Covid-19 and College

Covid-19 and College

See what different Universities in the greater Boston area are doing to deal with Covid-19

  • Posted on: 17 August 2020
  • By: jcreason

The greater Boston area is unlike any other place in the world when it comes to higher education. During any usual late August and early September, over a hundred thousand college students migrate to attend dozens of colleges in Boston and in its surrounding communities like Cambridge. However this annual phenomenon takes on new meaning and raises the stakes within the context of the Covid-19 pandemic. Colleges and Universities across the country are already in a hard press to come up with solutions for dealing with online courses, staff safety, student living conditions, opening campuses or even whether to have the semester at all. The fact that every school is different with regards to population and campus, means that every school needs to develop their own solutions. This variety of strategies can be seen on full display throughout the Commonwealth, but especially so in and around Cambridge. Covid-19 has disrupted countless facets of our society but perhaps has had no greater effect than in the areas of heavily urbanized living and higher education. No other place exists at a more prominent intersection of these two major spheres like the greater Boston area, and it will have to adapt accordingly.

I attend Emerson College, situated downtown around the edges of the Boston common. Being in the incredibly dense and heavily trafficked city center, the college is confronted with some extreme adversity in regards to the pandemic. The campus consists of skyscrapers, narrow hallways and tight elevator shafts. Emerson has a manageable size for it’s student population, but something the school administration has to consider is the fact that the population of people who live and work downtown will be moving in and out of the school’s bubble, possibly tracking the risk of infection with them. These are significant problems which will require legitimate solutions which the school is attempting to address with its One Emerson Flex Learning model.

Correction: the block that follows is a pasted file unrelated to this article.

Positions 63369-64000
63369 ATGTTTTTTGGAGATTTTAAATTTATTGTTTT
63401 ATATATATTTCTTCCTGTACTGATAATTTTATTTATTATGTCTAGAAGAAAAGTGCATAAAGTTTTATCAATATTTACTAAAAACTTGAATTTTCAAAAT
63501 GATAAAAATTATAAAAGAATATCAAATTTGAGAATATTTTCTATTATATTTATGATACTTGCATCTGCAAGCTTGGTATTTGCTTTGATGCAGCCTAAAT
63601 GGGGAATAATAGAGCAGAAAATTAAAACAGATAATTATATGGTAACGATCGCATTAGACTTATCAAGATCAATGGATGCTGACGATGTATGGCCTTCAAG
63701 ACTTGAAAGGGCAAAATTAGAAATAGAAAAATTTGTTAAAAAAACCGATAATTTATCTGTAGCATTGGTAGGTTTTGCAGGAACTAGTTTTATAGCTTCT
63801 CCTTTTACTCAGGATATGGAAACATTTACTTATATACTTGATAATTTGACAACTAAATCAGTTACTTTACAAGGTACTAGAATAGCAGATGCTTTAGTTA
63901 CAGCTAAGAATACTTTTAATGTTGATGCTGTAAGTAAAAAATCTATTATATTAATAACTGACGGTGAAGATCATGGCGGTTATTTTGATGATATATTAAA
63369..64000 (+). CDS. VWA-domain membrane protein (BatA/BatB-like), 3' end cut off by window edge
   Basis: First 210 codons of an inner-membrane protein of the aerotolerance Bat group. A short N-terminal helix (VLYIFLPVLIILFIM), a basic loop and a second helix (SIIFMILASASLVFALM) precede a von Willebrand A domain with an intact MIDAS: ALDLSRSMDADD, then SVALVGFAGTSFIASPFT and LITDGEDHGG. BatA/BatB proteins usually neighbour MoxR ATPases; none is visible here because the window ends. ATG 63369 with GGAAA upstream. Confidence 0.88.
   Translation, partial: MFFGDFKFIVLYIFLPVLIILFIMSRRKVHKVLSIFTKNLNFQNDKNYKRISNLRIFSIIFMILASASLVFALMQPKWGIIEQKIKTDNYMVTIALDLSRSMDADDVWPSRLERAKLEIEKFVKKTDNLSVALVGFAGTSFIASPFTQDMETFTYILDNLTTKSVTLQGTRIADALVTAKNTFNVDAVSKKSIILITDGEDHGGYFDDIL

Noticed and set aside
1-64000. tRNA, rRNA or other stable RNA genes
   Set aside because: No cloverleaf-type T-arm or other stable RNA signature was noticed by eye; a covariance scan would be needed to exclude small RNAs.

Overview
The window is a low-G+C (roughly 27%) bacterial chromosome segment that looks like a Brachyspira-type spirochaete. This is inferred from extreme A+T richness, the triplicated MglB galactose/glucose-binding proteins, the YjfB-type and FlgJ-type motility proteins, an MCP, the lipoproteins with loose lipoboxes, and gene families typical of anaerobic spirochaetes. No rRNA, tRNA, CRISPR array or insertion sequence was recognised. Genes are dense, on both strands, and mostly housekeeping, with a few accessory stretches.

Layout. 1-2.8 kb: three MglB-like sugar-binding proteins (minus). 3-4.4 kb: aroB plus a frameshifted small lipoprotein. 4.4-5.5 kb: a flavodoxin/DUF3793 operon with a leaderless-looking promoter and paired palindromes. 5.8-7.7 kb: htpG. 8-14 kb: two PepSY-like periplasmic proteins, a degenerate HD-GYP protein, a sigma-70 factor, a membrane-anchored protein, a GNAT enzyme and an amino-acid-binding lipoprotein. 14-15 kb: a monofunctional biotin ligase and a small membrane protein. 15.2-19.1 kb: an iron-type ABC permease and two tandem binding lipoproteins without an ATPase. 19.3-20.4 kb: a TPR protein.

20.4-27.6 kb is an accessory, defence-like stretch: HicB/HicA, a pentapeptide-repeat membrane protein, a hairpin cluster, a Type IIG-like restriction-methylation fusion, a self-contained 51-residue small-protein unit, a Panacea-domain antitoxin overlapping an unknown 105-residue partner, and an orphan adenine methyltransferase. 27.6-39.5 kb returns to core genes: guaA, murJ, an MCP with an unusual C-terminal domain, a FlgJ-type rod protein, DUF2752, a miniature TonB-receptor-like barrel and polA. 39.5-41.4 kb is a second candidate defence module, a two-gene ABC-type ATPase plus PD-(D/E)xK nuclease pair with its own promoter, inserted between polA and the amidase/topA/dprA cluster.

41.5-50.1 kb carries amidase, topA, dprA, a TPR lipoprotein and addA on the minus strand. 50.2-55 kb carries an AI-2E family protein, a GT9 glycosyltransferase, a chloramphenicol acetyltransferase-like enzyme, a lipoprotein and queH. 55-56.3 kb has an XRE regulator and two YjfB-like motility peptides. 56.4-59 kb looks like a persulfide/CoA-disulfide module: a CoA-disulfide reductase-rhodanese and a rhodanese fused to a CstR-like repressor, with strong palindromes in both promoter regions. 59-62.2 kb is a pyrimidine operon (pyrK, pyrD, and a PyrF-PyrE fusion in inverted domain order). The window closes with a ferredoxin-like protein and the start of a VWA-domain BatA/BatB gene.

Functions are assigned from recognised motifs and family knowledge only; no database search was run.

“One Emerson Flex Learning consists largely of blended learning, in which most courses combine in-person experiences alternating with synchronous and asynchronous technologies,” said Vice President and Dean of Campus Life Jim Hoppe in a message to the Emerson community.

Emerson’s return to campus model will also feature testing upon arrival followed by weekly testing to ensure the safety of the students and faculty. Students who test positive will be quarantined for 14 days in a designated infection dormitory, according to the school’s One Emerson Knowledge Center.

While smaller schools like Emerson are attempting to recoup most of their student populations, local government has been sending a different message to some of the schools in the greater Boston area. On Tuesday Aug. 4th, the Boston city office sent a letter to the presidents of Boston University and Northeastern University, urging them to switch over to an entirely online model for the semester.

“The greatest public health risk to Boston at the moment is the sheer influx of individuals from out of state.Each of your institutions draws nearly three quarters of your undergraduate population from out of state; for the safety of the city, as many of them as possible should stay home,” said Boston city councilor Kenize Bok in their letter to the university presidents.

Northeastern’s Campus is instituting its NU flex plan, where in-person classroom capacity could be reduced to a third of their initial size and many courses and sessions will be being moved online. Like most universities, masks will be mandatory and requests can be made to accommodate more online learning, says Northeastern Sophomore Juliet Tomasuolo.

As is with most universities in the area, Boston University has adopted a similar strategy of mixed online and in person learning.

“BU basically went radio silent about Fall 2020 plans until around mid June, when they first emailed students and parents,” said Boston University senior Akshai Wadhwani.

Wadhwani says BU announced their LfA (Learn from Anywhere) plan in June as well, giving students time to select whether they want to learn online or in person for their courses and the university will be charging full tuition in both cases.

Across the Charles, Harvard University is taking a different approach to Covid-19 and the fall semester. According to Harvard Senior Sabrina Kim, the University is allowing one class of students to live on campus in the fall (Freshmen) and a class of students in the spring (Seniors).

“Everyone else will be doing school on Zoom,” Kim said, “tution remains full for everyone enrolled.”

No campus buildings including libraries, gyms and dining halls will not be open. Students will not be able to entire dorms where they do not live. Students are allowed to take a leave of absence however students who do this will have to figure out housing in cambridge for themselves when they return, says Kim.

It is clear that there are a variety of possible tactics that can be used to mitigate the looming crisis of Covid-19 in the Fall, when many experts believe to see a significant uptick in cases across the country. While it will be reassuring when a centralized strategy has been developed for universities across the country, this current time period of trial and error will be critical for finding a more permanent solution. It is uncertain what returning to college will look like at the end of future Summers, but the first step to ensuring the resilience of higher education will be to put forth concerted efforts in this Fall.